Gabriel Jesus, Brazil +3000
Richarlison, Brazil +3000
Kai Havertz, Germany +3500
Aleksandar Mitrovic, Serbia +4000
Dusan Vlahovic, Serbia +4000
Serge Gnabry, Germany +4000
Ferran Torres, Spain +4000
Antoine Griezmann, France +4000
Alvaro Morata, Spain +4000
Raheem Sterling, England +5000
Steven Bergwijn, Netherlands +5000
Raphinha, Brazil +5000
Darwin Nunez, Uruguay +5000
Andre Silva, Portugal +5000
Robert Lewandowski, Poland +5000
Phil Foden, England +5000
Julian Alvarez, Argentina +6000
Thomas Muller, Germany +6000
Olivier Giroud, France +6000
Sadio Mané, Senegal +6500
Edinson Cavani, Uruguay +7000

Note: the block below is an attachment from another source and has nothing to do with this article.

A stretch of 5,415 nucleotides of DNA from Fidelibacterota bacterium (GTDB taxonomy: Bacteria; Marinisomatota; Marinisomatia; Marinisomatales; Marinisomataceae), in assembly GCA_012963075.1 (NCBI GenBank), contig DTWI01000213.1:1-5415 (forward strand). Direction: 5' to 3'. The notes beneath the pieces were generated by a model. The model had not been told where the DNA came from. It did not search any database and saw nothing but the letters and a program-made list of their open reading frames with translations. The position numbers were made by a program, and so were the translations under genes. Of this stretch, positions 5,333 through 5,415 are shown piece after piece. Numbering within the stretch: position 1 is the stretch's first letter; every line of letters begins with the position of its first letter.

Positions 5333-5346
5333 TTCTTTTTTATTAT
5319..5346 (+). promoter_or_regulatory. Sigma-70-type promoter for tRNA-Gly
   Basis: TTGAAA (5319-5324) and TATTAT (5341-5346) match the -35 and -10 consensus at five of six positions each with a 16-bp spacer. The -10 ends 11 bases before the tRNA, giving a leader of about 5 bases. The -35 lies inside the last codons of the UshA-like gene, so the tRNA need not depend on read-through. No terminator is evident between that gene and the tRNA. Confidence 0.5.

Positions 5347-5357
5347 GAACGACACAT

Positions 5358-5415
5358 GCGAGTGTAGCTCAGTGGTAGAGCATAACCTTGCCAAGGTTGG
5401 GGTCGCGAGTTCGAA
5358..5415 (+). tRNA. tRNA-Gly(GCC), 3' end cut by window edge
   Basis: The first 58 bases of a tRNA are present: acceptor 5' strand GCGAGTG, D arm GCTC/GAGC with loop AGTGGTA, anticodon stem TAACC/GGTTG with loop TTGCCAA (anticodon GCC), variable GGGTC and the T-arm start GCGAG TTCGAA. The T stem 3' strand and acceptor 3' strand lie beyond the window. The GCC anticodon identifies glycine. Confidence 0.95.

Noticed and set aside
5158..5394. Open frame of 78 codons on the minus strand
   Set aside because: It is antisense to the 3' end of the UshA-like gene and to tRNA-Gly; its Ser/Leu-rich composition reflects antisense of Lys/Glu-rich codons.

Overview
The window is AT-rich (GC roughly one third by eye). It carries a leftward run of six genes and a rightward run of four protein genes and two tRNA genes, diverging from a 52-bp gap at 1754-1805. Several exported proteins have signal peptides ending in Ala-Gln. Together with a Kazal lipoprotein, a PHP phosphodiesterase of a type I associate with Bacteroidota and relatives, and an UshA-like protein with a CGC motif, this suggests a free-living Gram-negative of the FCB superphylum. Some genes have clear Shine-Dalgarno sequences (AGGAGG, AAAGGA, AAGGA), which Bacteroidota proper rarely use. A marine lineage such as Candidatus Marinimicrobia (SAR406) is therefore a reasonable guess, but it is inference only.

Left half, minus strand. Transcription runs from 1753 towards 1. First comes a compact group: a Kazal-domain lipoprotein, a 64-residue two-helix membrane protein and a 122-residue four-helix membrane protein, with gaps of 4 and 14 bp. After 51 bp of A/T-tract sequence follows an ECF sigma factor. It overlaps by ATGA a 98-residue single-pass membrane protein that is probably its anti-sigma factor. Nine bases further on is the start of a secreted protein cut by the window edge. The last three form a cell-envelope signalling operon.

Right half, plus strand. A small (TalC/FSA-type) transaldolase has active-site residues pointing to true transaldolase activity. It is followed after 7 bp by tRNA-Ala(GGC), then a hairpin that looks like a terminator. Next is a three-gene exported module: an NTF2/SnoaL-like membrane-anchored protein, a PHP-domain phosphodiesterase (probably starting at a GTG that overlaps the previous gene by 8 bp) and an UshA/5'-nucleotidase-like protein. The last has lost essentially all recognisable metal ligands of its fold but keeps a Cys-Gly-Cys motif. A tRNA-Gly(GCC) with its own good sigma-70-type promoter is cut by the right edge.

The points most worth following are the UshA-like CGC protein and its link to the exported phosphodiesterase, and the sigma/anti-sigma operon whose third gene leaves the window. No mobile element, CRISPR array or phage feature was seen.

Kevin De Bruyne, Belgium +7000
Jack Grealish, England +7500
Karim Adeyemi, Germany +7500
Leroy Sané, Germany +8000
Bukayo Saka, England +10000
Mehdi Taremi, Iran +10000
Jonathan David, Canada +10000
Heung-Min Son, South Korea +10000
Kasper Dolberg, Denmark +10000
Raul Jimenez, Mexico +10000
Christian Pulisic, USA +12500
Andrej Kramaric, Croatia +12500
Dani Olmo, Spain +12500
Youssef En-Nesyri, Morocco +12500
Takumi Minamino, Japan +15000
Gio Reyna, USA +15000
Vincent Aboubakar, Cameroon +15000
Hakim Ziyech, Morocco +15000
Luka Jovic, Serbia +15000
Callum Wilson, England +15000
Sardar Azmoun, Iran +15000
Mason Mount, England +15000
Ante Rebic, Croatia +15000
Christian Eriksen, Denmark +15000
Boulaye Dia, Senegal +15000
Jordan Ayew, Ghana +20000
Timothy Weah, USA +20000
Xherdan Shaqiri, Switzerland +25000
Ismaila Sarr, Senegal +25000
Hirving Lozano, Mexico +25000
Enner Valencia, Ecuador +25000
Kamaldeen Sulemana, Ghana +25000
Haris Seferovic, Switzerland +25000
Wahbi Khazri, Tunisia +25000
Karim Ansarifard, Iran +50000